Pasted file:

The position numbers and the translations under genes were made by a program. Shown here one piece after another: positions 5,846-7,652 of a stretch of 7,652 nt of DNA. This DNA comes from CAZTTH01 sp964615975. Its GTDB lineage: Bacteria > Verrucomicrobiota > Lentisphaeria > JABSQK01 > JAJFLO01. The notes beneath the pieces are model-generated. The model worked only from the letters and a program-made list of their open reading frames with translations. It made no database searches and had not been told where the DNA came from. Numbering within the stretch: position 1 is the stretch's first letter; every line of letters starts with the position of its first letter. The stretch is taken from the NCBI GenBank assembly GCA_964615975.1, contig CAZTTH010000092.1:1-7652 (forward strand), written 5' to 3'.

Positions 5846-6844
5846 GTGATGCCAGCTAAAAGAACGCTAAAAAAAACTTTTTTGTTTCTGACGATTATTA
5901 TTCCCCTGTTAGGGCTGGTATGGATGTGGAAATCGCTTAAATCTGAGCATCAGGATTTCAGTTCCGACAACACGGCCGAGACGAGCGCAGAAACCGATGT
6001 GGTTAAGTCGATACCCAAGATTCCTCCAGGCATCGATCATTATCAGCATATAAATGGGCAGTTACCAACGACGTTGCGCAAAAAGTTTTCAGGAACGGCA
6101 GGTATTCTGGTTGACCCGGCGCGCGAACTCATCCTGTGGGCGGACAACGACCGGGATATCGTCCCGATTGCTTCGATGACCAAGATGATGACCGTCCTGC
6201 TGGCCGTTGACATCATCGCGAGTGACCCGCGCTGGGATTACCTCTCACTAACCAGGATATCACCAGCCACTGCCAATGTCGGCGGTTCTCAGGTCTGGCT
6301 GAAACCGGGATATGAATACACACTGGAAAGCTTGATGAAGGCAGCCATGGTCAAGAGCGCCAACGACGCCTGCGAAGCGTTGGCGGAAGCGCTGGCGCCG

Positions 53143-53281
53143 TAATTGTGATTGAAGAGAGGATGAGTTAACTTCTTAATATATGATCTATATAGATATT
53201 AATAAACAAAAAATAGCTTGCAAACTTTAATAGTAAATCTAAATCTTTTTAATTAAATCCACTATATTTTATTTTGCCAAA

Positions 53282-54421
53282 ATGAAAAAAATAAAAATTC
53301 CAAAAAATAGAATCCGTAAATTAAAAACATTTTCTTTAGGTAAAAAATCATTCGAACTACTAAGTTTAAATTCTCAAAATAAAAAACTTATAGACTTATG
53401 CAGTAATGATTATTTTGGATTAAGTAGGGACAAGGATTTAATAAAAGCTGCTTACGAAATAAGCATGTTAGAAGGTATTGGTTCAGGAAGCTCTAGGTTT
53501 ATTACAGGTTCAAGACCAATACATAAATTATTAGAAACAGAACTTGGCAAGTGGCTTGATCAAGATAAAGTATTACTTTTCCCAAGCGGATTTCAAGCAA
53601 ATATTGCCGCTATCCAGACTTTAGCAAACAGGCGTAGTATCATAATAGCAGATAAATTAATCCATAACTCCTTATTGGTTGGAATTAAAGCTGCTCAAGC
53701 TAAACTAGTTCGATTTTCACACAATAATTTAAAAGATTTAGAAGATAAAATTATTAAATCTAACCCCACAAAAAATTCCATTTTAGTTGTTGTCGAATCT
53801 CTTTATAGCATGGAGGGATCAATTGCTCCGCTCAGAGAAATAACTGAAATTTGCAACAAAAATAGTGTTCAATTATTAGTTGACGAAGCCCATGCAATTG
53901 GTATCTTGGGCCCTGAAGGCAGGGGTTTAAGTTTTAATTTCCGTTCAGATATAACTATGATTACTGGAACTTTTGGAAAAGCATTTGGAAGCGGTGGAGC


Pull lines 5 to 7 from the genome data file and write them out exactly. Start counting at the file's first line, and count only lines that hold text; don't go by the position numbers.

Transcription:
6001 GGTTAAGTCGATACCCAAGATTCCTCCAGGCATCGATCATTATCAGCATATAAATGGGCAGTTACCAACGACGTTGCGCAAAAAGTTTTCAGGAACGGCA
6101 GGTATTCTGGTTGACCCGGCGCGCGAACTCATCCTGTGGGCGGACAACGACCGGGATATCGTCCCGATTGCTTCGATGACCAAGATGATGACCGTCCTGC
6201 TGGCCGTTGACATCATCGCGAGTGACCCGCGCTGGGATTACCTCTCACTAACCAGGATATCACCAGCCACTGCCAATGTCGGCGGTTCTCAGGTCTGGCT